Gardens for less-abled people

148433_460301893179_546714_nGardens for less-abled people.
How to avoid unnecessary work:

  •     Mulch.
  •     Recycle compostable materials.
  •     Work with natural forces such as sun/shade, rain (watering plants), wind (distributing mulching material – leaves), and gravity (positioning heavy elements uphill from where they are needed).
  •     Employ light easily moved containers. Use light potting mix and soil substitutes (e.g. coconut coir and mushroom compost, leaves [Daniels 1996 PIJ]).
  •     Create no-dig beds and minimise need for digging and weeding.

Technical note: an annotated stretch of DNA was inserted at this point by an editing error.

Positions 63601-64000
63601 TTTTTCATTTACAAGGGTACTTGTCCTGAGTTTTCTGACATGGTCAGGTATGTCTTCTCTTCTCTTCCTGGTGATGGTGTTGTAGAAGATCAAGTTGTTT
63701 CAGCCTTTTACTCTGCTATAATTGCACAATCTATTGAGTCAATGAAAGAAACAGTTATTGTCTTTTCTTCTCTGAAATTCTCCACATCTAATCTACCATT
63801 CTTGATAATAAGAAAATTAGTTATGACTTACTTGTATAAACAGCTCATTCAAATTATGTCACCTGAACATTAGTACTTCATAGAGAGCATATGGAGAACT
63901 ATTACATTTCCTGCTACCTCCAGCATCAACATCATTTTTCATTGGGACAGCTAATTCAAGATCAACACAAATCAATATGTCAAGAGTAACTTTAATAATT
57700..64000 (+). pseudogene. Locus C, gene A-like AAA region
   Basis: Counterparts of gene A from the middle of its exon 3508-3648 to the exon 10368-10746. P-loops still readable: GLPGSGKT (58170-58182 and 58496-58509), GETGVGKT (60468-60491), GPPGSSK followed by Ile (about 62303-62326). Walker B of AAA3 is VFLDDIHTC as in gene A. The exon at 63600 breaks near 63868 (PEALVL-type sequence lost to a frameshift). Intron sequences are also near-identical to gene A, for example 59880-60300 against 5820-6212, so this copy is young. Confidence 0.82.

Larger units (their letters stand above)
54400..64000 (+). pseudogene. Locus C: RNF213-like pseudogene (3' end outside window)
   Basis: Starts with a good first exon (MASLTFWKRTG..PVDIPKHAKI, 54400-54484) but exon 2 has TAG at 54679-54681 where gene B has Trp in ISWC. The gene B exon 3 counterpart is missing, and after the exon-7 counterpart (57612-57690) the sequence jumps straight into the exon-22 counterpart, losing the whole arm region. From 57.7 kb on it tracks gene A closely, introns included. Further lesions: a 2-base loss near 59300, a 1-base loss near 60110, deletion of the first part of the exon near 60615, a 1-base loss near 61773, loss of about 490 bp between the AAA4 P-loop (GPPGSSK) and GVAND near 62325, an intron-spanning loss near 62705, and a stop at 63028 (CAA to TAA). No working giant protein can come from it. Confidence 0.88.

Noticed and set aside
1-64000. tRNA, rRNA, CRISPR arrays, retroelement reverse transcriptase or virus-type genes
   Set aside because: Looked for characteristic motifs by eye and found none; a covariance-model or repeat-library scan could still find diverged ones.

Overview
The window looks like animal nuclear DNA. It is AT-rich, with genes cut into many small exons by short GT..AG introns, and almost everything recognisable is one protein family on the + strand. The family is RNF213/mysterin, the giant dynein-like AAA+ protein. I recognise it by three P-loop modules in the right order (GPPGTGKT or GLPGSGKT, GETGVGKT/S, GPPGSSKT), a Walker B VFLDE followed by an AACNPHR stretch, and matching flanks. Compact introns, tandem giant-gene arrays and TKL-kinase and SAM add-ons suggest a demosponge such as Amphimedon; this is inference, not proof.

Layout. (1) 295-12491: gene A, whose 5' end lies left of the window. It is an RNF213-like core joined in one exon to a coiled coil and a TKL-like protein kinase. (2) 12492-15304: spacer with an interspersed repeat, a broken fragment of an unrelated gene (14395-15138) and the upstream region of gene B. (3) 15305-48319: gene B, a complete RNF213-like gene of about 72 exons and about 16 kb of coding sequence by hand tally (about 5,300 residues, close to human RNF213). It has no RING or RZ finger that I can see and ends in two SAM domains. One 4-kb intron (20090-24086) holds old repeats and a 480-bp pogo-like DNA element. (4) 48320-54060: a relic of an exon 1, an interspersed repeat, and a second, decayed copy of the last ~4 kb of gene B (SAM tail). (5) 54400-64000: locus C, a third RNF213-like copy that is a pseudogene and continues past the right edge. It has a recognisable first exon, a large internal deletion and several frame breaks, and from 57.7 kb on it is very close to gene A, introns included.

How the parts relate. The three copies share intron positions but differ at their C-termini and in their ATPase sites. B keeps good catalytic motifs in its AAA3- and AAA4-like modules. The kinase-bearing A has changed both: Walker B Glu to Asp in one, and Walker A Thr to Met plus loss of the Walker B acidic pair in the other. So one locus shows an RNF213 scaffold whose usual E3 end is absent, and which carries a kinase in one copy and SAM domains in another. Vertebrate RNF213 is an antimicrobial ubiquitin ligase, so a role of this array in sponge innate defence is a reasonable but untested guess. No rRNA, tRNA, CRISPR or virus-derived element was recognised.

Make No-bend gardens

  •     Use planters of light material or readily available material. Large planters are easier to maintain as they hold more moisture and can have mixed plantings which are less susceptible to insect invasion.
  •     Hanging gardens are suitable for trailling and shallow rooted edibles.
  •     Consider indoor gardens in sunny moist areas such as Bathrooms and Kitchens.
  •     Remember the high value of sprouts.

Special Needs Gardens

  •     Wheelchair gardens on table tops.
  •     Tray gardens.
  •     Aquaculture gardens.
  •     Terariums.
  •     Miniature plants.
  •     Aerial plants, bromeliads, orchids, and epiphiliums (edible fruit).
  •     Medicinal succulents (such as varieties of Aloe).
  •     Edible flowers.

People with special talents.  People with special needs can offer small but highly valued work such as rare seed propagation.